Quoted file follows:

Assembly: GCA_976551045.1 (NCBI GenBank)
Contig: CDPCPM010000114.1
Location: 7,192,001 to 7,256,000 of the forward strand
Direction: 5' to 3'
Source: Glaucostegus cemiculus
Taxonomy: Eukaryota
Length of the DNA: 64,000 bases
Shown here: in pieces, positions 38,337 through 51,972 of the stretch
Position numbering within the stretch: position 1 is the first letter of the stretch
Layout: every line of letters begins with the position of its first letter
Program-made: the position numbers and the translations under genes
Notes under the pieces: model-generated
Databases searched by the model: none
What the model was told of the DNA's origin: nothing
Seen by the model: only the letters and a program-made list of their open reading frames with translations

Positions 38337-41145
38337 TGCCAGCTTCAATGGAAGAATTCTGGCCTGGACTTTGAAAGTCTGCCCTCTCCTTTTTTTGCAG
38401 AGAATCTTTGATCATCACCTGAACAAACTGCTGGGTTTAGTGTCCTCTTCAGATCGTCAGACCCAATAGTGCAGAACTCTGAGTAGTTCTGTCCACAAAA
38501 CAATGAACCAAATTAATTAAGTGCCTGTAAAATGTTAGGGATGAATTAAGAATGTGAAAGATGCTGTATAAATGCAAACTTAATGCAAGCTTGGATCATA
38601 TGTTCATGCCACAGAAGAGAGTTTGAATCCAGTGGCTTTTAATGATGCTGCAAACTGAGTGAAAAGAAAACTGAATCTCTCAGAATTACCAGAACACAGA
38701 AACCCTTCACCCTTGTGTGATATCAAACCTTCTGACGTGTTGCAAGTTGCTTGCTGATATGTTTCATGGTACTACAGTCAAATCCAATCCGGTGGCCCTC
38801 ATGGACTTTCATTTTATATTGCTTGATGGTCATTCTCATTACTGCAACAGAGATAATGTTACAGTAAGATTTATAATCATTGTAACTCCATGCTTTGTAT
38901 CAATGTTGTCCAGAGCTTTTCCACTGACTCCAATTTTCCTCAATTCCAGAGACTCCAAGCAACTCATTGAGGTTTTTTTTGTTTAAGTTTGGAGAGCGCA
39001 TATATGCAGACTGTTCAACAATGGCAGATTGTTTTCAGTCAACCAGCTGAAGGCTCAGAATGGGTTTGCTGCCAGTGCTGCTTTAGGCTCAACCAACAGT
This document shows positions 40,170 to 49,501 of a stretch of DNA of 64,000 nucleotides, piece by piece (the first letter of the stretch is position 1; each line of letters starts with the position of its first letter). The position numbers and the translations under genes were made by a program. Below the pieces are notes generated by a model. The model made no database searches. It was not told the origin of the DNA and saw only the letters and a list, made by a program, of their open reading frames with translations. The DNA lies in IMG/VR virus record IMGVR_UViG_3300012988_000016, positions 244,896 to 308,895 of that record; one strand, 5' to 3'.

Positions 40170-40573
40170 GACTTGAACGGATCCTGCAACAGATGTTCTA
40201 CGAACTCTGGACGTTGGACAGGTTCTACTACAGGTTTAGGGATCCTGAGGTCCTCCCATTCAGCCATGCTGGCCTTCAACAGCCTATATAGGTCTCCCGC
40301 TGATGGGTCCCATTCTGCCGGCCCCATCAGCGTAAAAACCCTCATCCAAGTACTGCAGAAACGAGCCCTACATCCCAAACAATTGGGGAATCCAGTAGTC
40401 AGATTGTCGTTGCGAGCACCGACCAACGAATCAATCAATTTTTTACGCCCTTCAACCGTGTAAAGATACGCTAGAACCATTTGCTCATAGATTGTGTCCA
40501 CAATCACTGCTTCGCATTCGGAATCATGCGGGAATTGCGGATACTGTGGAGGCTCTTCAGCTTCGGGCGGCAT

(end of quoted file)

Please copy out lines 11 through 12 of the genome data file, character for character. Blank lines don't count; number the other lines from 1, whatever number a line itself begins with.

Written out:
Program-made: the position numbers and the translations under genes
Notes under the pieces: model-generated